Earlier this year Meadowlark Lemon died. He was the main man in the Harlem Globetrotters. They came to Winnipeg when I was nine, about as amazing as getting candy for going to school. What a class act.

Nobody told us that the Harlem Globetrotters had other pretend teams to maximize their touring income. So here they were in Winnipeg and we all knew from serious Saturday morning TV that the main characters in this performance were Meadowlark and Curly …so after the show I had the good luck to see the main guy from the game walking into the dressing room and I had my instamatic camera (with 110 film and a quad flashbulb) I yelled “Hey Meadowlark!” and took his picture.


The picture that developed showed a man looking at the camera with a shocked expression. I didn’t understand, I just yelled his name but now I know that wasn’t his name. Years passed, I wondered if he took it as a racist yell by this little fool. Hope not. Hope I got it wrong, sometimes childhood impressions aren’t necessarily correct.

In the 1992 Eugene Chadbourne invited me to be part of a band performing in Germany. Amazing moment not least was that the other members included  Jimmy Carl Black of the Mothers of Invention plus Ian Underwood, Brian Ritchie of the Violent Femmes and Jonathan Segall of Camper Van Beethoven. 136440-a

But super cool was hanging with Ashwin Batish who had a cult record on college radio called sitar power and who’s father was one of George Harrison’s sitar teachers in the 60s. When the tour ended I was waiting with Ashwin at the airport in Dusseldorf  to board our flights home. I asked him if he had any George stories.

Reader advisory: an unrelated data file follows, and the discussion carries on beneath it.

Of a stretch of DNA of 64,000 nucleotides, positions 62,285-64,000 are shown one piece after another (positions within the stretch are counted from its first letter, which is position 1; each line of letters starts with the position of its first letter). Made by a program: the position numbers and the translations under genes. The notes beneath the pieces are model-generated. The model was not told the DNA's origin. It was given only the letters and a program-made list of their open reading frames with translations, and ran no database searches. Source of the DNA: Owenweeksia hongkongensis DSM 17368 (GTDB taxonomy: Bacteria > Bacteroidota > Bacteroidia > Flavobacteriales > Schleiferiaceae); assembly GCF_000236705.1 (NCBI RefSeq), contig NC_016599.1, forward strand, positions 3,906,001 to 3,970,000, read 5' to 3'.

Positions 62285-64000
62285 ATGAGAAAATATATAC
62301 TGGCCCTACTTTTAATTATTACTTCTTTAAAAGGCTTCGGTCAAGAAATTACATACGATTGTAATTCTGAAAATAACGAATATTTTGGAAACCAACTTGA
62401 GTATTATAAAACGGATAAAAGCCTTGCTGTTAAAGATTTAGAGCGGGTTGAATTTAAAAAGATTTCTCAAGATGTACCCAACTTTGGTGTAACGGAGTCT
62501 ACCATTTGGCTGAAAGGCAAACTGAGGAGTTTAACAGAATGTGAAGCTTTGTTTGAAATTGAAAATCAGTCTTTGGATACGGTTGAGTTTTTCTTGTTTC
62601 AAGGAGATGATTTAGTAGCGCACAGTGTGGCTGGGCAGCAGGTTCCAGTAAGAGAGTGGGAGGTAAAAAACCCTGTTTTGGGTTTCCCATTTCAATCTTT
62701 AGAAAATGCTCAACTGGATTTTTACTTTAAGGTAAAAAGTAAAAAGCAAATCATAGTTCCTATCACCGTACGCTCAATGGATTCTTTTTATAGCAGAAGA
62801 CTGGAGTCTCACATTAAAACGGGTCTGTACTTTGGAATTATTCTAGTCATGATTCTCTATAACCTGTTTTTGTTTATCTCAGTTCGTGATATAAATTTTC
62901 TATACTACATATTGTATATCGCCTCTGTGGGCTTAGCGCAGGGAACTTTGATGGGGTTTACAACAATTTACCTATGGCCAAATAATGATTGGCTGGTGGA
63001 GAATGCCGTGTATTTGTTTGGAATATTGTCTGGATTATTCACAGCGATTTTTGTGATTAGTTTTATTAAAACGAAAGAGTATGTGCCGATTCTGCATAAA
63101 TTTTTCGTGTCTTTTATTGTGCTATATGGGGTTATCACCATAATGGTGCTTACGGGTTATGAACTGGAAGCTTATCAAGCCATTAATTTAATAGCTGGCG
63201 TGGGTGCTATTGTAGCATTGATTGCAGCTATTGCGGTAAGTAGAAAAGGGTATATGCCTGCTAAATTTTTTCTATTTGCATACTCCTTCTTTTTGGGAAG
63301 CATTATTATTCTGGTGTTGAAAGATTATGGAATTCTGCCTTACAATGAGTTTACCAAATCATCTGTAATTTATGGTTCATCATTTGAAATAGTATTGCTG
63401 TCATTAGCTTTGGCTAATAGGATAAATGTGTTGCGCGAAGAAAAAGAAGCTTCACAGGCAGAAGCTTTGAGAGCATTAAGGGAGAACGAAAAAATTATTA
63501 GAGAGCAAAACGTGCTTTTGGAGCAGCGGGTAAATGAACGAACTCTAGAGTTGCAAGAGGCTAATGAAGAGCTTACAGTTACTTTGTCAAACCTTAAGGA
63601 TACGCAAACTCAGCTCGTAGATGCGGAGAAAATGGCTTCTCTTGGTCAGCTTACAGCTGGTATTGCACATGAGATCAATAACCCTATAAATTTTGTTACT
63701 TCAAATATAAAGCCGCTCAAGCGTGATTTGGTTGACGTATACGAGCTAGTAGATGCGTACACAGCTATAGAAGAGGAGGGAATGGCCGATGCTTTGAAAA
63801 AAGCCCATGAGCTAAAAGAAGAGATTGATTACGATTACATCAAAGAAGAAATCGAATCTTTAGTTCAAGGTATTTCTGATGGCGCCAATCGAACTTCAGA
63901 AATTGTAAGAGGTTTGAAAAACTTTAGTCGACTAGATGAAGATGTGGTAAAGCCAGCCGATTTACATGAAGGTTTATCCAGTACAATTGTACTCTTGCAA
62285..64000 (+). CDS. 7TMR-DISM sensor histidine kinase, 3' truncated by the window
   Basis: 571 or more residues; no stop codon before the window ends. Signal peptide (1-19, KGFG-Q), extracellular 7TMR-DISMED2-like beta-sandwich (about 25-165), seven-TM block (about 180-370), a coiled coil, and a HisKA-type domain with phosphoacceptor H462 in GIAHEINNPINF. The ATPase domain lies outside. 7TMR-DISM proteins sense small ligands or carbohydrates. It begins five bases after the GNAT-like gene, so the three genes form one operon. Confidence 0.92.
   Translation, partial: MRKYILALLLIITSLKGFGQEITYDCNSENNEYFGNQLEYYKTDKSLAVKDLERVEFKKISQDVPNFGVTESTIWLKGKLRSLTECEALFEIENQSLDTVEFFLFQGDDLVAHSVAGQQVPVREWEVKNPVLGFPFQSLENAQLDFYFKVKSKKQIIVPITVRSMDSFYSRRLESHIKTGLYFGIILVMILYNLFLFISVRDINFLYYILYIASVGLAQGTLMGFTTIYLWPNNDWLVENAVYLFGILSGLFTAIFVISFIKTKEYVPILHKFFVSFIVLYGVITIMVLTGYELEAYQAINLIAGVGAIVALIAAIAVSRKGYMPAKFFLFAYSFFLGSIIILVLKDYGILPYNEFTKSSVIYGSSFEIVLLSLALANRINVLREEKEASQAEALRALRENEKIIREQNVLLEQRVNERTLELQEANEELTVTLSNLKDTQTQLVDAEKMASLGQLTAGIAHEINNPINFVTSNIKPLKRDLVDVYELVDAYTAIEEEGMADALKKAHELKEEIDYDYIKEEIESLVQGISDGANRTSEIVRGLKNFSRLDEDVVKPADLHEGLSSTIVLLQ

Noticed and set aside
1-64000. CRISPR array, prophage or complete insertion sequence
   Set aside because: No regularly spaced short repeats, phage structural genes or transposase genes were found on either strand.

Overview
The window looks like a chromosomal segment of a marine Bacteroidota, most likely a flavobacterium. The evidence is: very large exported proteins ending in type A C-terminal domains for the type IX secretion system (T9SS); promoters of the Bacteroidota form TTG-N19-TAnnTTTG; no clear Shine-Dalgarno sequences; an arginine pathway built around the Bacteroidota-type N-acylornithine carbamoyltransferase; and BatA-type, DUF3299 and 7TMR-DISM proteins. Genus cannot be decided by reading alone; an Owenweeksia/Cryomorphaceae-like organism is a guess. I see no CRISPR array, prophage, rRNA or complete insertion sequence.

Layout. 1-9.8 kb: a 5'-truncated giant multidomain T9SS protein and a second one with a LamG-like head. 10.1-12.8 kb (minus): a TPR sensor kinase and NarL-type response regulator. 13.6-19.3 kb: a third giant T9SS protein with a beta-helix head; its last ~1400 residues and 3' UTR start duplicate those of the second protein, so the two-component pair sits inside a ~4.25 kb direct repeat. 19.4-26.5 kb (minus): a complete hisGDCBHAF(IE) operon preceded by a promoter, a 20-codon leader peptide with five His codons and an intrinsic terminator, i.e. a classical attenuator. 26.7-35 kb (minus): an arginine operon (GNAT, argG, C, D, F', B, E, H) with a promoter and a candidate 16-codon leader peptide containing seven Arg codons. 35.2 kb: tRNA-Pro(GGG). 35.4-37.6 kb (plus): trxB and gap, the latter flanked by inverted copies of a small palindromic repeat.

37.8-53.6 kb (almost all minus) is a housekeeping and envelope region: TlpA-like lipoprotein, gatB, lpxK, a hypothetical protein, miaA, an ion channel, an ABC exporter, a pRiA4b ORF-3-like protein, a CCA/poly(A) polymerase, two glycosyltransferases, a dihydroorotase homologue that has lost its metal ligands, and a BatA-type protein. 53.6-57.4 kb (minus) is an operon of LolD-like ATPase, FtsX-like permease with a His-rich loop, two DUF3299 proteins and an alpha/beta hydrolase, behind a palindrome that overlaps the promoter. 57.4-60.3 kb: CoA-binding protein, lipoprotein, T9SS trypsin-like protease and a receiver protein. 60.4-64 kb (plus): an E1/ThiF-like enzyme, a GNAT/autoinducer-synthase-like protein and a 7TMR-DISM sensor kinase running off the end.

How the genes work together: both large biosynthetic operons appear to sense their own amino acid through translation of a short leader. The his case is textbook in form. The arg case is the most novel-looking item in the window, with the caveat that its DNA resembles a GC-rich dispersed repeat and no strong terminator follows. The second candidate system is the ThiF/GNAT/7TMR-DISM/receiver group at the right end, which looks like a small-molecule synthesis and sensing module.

President Gerald Ford smiles as he talks with George Harrison, second from left, at the White House in Washington, Dec. 13, 1974. Jack Ford, 22, the president's son, second from right, invited Harrison to the White House for lunch. With them are keyboardist Billy Preston, far left, and sitar player Ravi Shankar, right. (AP Photo/Charles Bennett)

He told me George used to call often to talk with his father and sometimes when his father wasn’t home his brother would pretend to be the father and give George sitar misdirections and little Ashwin on another receiver tried not to be heard giggling. This sounded too hilarious but a few years later it occurred to me George Harrison probably knew he was talking with kids, probably heard the giggles and maybe enjoyed being playful.

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